And the mentality of the red-faced, innocent English boys was a change. They seemed to be much pleasanter and much happier—and indeed they had every reason to be so, since they all came from the shelter of comfortable and secure homes and were so far protected from the world by a thick wall of ignorance—a wall which was to prove no real protection against anything as soon as they passed on to their various Public Schools, but which, for the time being, kept them children.
On Sundays, we all dressed up in the ludicrous clothes that the English conceive to be appropriate to the young, and went marching off to the village church, where a whole transept was reserved for us. There we all sat in rows, in our black Eton jackets and our snow-white Eton collars choking us up to the chin, and bent our well-brushed and combed heads over the pages of our hymnals. And at last I was really going to Church.
On Sunday evenings, after the long walk in the country, through the lush Surrey fields, we gathered again in the wooden drill-room of the school, and sat on benches, and sang hymns, and listened to Mr. Onslow reading aloud from Pilgrim's Progress.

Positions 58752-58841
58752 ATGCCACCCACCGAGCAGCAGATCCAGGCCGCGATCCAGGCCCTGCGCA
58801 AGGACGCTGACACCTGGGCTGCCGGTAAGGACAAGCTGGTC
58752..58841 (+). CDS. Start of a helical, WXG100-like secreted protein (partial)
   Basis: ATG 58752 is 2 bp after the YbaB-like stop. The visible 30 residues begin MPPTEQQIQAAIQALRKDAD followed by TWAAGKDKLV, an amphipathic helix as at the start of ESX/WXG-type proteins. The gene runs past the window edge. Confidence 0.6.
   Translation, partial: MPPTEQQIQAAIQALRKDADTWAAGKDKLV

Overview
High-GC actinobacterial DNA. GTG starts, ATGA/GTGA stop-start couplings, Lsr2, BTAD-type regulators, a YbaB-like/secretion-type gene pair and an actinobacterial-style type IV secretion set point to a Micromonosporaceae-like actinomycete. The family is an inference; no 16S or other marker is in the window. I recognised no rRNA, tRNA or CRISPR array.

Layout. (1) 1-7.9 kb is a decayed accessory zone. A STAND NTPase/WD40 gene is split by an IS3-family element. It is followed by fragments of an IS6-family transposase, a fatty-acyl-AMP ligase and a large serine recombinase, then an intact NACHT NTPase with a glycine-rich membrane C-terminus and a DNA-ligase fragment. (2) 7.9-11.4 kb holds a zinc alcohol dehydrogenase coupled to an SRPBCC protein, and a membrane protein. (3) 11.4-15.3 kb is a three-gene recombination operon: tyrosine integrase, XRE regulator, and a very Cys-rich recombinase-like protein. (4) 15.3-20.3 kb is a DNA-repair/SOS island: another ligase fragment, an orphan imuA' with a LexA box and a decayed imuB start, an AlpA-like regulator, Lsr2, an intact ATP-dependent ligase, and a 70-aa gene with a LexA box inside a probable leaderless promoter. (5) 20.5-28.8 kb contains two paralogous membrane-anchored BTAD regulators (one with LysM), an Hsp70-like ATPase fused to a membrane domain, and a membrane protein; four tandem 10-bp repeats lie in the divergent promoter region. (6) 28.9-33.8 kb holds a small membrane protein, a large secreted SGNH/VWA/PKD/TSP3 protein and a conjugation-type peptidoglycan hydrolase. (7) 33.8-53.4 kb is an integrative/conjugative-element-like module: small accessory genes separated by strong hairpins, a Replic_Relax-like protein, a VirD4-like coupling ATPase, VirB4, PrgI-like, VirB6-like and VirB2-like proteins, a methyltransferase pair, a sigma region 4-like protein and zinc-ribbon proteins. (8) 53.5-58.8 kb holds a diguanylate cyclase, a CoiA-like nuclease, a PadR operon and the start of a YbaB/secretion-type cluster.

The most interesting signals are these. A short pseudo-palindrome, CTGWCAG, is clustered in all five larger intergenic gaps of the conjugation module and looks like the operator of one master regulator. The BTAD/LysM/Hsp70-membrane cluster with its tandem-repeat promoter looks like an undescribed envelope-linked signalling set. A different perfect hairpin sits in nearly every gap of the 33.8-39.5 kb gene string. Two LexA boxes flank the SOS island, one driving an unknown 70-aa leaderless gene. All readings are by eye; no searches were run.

Thus, just about the time when I most needed it, I did acquire a little natural faith, and found many occasions of praying and lifting up my mind to God. It was the first time I had ever seen people kneel publicly by their beds before getting into them, and the first time I had ever sat down to meals after a grace. And for about the next two years I think I was almost sincerely religious. Therefore, I was also, to some extent, happy and at peace. I do not think there was anything very supernatural about it, although I am sure grace was working in all our souls in some obscure and uncertain way. But at least we were fulfilling our natural duties to God-and therefore satisfying a natural need: for our duties and our needs, in all the fundamental things for which we were created, come down in practice to the same thing.